Sioux Falls bats test positive for rabies, more cases likely
SIOUX FALLS, S.D. (Dakota News Now) - Sioux Falls Animal Control is reporting that rabies has been found in three tested bats so far in 2023. A little over a week into June, the number of bats testing positive for rabies is concerning when compared to last year.
In 2022, Sioux Falls only had four bats test positive for rabies during the whole year. Experts believe that we may see an uptick in cases with the start of a busy season.
Rabies has become less common over the years, but it’s still an issue that cannot be taken lightly. Rabies is a deadly disease that can be found in wild animals and transmitted by bite.
Bats are the most common animal that Sioux Falls Animal Control receives calls for, especially in the summer months.
“We have been seeing an influx in the number of calls we’ve gotten for bats in homes, so that is kind of concerning for us for the start of summer,” said Patty Beckman, supervisor for Sioux Falls Animal Control.
Animal Control only sends in an animal for rabies testing when there’s contact or potential contact with a pet or human. The results are given to the resident as soon as it gets back from the lab.
It’s no surprise that bats are also the most common animal that tests positive for rabies in South Dakota. One of the three bats that tested positive for rabies this year was captured in May and the other two were captured this month. Beckman believes that it could be a sign of more to come.
“Last year we had four, so we could expect a couple more positives for the summer, but that is just unknown. It just depends on the animal,” Beckman said.
As a former veterinary technician, Beckman explained just how crucial it is to protect your pet from animals that may have diseases like rabies.
“It is important for people to vaccinate their animals, whether they’re strictly indoors or they go outdoors because bats can get into your house,” Beckman explained. “So if one would come back positive, we would have to quarantine your animal. It’s less of a quarantine if they are up to date with their rabies vaccination.”
Jon Michaels is a dog owner in Sioux Falls. He brings his dog, Gizmo, to the park every day for socialization and exercise. With that comes more chances for his dog to come into contact with an animal that has a disease like rabies. He says they haven’t come across any bats, but there are other animals Gizmo has shown interest in.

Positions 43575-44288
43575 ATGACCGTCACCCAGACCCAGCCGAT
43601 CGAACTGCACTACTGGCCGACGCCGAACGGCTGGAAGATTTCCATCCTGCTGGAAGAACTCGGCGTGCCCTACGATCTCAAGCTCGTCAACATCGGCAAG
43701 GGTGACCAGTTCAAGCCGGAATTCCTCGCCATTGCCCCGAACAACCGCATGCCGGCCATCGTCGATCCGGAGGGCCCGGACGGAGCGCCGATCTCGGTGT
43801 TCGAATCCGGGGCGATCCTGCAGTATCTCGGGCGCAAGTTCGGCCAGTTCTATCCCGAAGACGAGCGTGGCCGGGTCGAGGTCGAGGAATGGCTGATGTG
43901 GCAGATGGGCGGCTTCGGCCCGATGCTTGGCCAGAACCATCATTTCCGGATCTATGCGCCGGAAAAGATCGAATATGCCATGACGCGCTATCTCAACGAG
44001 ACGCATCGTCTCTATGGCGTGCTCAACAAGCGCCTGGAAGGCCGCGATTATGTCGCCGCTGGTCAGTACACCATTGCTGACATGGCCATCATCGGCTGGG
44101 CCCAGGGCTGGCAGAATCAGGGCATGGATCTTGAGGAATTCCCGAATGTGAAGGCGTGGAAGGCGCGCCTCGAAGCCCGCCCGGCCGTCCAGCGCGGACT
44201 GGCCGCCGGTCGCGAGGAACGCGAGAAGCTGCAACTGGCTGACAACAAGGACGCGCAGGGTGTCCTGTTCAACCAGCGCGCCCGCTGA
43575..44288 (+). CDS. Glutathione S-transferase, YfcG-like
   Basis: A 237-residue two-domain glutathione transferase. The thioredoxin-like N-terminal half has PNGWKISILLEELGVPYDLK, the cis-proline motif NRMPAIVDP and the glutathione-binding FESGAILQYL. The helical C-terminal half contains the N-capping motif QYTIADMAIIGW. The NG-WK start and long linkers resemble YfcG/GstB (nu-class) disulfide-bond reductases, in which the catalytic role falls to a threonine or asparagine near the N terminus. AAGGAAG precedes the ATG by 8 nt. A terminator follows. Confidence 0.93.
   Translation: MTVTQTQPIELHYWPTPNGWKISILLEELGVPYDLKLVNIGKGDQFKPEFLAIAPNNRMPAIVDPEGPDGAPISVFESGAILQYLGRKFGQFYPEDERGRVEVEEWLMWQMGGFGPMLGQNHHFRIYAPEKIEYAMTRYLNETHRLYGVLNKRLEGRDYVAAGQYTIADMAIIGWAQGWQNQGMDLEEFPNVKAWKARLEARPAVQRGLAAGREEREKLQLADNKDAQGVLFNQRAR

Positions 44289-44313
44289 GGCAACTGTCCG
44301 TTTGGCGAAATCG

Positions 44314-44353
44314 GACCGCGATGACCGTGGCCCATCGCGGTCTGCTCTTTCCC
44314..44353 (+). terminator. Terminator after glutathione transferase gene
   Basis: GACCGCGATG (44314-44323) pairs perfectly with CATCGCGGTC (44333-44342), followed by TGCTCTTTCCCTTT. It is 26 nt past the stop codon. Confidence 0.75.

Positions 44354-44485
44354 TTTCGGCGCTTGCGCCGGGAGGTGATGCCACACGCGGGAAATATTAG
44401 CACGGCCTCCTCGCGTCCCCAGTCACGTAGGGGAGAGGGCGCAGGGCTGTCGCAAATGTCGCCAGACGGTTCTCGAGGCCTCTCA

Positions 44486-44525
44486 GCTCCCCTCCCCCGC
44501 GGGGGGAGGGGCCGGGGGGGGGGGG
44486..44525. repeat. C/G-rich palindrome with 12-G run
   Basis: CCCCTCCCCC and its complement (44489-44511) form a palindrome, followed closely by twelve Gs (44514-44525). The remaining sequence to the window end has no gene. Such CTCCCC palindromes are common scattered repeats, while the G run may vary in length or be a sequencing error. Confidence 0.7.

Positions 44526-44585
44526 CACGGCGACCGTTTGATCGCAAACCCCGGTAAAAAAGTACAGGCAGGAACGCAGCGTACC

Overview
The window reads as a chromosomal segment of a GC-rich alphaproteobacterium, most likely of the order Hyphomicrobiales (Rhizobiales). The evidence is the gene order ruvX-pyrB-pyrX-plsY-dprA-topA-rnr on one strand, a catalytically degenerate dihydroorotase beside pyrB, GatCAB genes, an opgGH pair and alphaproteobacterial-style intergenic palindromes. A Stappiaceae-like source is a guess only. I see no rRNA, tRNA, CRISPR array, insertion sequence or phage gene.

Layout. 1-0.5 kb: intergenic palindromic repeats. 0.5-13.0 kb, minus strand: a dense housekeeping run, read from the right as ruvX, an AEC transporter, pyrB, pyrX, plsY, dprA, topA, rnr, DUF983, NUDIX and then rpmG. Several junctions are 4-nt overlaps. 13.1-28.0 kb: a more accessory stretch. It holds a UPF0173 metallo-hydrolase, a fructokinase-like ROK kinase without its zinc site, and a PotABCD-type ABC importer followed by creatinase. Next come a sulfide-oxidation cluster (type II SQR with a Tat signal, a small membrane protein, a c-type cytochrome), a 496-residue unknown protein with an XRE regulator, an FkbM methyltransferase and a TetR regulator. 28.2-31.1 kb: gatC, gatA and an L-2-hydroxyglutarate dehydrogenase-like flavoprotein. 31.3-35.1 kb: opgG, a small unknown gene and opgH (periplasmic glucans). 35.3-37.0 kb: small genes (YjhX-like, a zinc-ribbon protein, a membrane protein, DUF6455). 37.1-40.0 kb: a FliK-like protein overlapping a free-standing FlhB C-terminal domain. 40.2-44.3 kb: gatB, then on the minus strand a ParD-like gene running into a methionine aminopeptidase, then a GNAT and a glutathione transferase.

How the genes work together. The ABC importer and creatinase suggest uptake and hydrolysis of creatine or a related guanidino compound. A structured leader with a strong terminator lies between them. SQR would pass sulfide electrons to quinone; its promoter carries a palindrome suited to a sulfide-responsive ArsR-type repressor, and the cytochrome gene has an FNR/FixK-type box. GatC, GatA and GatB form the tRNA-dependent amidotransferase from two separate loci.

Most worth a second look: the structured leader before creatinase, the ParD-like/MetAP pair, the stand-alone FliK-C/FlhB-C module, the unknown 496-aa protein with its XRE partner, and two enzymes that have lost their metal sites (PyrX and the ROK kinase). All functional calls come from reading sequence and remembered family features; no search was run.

“He likes to sit out in the yard and you never know. He’s too young. He still thinks he can catch birds. Getting you shots, yeah, that’s important,” Michaels explained.
Colten Parker with Prairie Bat Services believes that the reason for the increase of bats in living areas this year can be attributed to the long winter and cold spring we just experienced.
We still had snow on the ground and unseasonably cold temperatures in March, when bats usually emerge from hibernation. Parker thinks the cold temperatures led the bats to follow warm air flows down from attics to living areas.
Another theory is that the bats are entering homes in search of food, as insect emergence was also delayed this spring.
“In my experience, if a bat enters a living area it is very possible it came down from the attic. A good general rule of thumb is if a person gets 1 bat in their home 2 consecutive years in a row OR two bats in the living area within the same year, the likelihood there is some kind of roost within the structure is pretty high,” Parker explained.
According to the most recent available data on rabies surveillance in South Dakota, animals from 54 counties were sent in for testing and 13 of those counties reported a positive test for rabies in 2021. Minnehaha, Brookings, Pennington, and Davison counties accounted for over half of the rabies tests in 2021. Nine of the fifteen positive tests were from bats, but bats also accounted for just over 35% of all tests.
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